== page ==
Let’s be honest. We all know what’s meant here and that’s really the point at hand. It refers to the mainstream Jewish music coming out of Brooklyn like that of M.B.D., Avraham Fried, Shloime Dachs, Mendy Wald, Yisroel Williger, Miami Boys Choir, etc.
I think, that since “Cookie” doesn’t like this music herself – she’s made several snide comments about the genre on her blog – she’s seeing a negative association with what is essentially a descriptive name. And, that’s fair. She’s entitled to her sensitivities and needn’t use the term, but, it’s a far cry from rechilus or lashon hara.
Also, Jew cannot “become” a pejorative. It can be used in a derogatory manner, but that doesn’t make the word itself a pejorative. That's why this response to the use of "Jew" or “Al Yahud” as a put-down by Arab students at Detroit’s Wayne State University resonates. Perhaps I’ll buy one for the Israel Day Parade… The Palestinian demonstrators and the Neturei Karta idiots who protest alongside them are bound to enjoy it.
Maybe what I'm trying to say is that the shiny black shoe music industry (a much more fun term, IMO) is not very visibly populated by the crowd of people to whom it is targeted. The influences show.Huh??? Just look at these pictures of some of these artists. (These were chosen at random. I could just as easily have used many other singers to illustrate this.)
I’d say they look exactly like the community they’re marketing too. Obviously, Brooklyn is diverse enough that no one can look like all the segments of the frum community. That being said, which community do they look like they come from? It ain’t the “kipah srugah” crowd, that’s for sure! The “uniform” that these guys choose to wear for performances and press photos looks an awful lot like the clothing fashions one sees on Shabbos in Brooklyn.
She also writes:
The deep and pressing question that remains is whether people sensed a need for recorded music for this audience and decided to take advantage of the principles of free market economics, presenting an undertalented, overhyped, regurgitated drivel as music, or whether we should make fun of people for listening to stuff because it has Jewish themes and a beatI fail to see why this is an either/or preposition, or why the questions are either deep or pressing. They're not!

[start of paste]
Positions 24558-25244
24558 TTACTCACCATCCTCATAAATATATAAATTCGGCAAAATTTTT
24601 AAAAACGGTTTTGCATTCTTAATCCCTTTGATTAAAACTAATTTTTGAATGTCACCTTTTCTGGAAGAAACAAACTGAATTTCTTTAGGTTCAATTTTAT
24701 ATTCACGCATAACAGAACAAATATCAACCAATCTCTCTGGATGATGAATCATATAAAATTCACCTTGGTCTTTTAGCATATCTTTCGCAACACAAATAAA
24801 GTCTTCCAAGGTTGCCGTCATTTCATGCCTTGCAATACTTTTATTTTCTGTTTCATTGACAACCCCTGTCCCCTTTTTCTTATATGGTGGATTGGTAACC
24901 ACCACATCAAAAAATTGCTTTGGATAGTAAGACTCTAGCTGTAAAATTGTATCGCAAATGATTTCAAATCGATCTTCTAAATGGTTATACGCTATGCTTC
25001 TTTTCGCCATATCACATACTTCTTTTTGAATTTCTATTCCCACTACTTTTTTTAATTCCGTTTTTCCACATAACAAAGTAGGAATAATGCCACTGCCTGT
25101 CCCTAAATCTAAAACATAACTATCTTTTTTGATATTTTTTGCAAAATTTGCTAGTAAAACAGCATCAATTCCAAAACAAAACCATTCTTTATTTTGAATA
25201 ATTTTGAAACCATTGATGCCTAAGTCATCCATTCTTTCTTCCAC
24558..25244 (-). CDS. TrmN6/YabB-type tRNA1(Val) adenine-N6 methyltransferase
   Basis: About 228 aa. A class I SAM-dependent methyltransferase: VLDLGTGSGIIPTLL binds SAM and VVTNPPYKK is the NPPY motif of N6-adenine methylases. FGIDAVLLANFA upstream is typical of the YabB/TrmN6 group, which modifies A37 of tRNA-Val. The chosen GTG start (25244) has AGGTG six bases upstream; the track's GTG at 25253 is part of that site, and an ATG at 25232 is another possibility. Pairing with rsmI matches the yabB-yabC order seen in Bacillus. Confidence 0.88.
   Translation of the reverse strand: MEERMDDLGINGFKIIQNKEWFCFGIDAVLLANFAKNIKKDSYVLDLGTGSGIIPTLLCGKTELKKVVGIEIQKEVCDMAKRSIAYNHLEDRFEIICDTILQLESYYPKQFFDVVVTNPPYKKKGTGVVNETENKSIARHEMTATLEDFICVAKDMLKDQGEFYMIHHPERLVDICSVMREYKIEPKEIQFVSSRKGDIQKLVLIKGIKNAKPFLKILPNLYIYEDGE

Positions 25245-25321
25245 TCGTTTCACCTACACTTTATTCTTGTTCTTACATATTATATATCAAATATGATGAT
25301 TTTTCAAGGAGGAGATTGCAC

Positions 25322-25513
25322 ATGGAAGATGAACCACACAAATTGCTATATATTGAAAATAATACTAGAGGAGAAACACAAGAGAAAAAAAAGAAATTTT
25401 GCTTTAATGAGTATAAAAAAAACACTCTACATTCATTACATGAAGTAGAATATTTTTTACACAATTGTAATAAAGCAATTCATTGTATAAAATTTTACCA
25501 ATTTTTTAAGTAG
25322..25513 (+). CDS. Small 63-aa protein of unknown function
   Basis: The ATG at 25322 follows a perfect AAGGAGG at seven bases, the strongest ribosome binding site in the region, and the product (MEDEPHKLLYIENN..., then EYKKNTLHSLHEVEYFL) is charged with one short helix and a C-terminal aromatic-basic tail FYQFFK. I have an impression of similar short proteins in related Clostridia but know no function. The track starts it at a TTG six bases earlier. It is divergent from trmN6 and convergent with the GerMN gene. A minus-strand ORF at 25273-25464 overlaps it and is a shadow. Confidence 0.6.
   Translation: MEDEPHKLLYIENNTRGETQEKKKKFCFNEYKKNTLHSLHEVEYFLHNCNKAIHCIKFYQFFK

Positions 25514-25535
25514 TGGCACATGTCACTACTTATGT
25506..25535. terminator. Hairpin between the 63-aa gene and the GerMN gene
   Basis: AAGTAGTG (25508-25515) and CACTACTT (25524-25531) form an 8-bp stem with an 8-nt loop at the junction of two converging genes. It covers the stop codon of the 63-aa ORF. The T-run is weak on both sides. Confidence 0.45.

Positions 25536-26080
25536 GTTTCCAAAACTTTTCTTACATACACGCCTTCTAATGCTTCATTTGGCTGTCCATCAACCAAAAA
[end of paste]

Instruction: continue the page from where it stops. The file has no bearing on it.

At any rate, the answer to the first is yes. Just listen to the stuff! Does that mean that there’s no talent there? Of course not! Clearly some of these people are quite talented. They’re just writing commercial music and coasting on the fact that for so many years “regurgitated drivel” was selling well. I think that some of them would do much better to address their focus towards the secular jingle industry, as that’s basically what they’re doing, only using “pesukim.” There’s no reason why they wouldn’t be able to plug advertising slogans into short hooky melodies they write using exactly the same skill set they’re using to create their current product. Personally, I think it would be an improvement if they substituted advertising slogans for, say, the text of kaddish, for instance, in their musical creations. And, I'd be more likely to purchase the product being marketed.
To her second point, as far as I can tell, the bloggers she’s been responding to have not been making fun of people for “listening to stuff because it has Jewish themes and a beat.” They’re criticizing what they consider to be silly or inappropriate music. Both MO Chassid and Velvel are on the record as appreciating artists who play Jewish themed rock music. In Velvel’s case, he performs with several Jewish-themed bands that definitely have a beat. In fact, he rocks!
Mo Chassid has written about artists like Avraham Rosenblum quite favorably. (For instance, here.
The lady doth protest too much, methinks!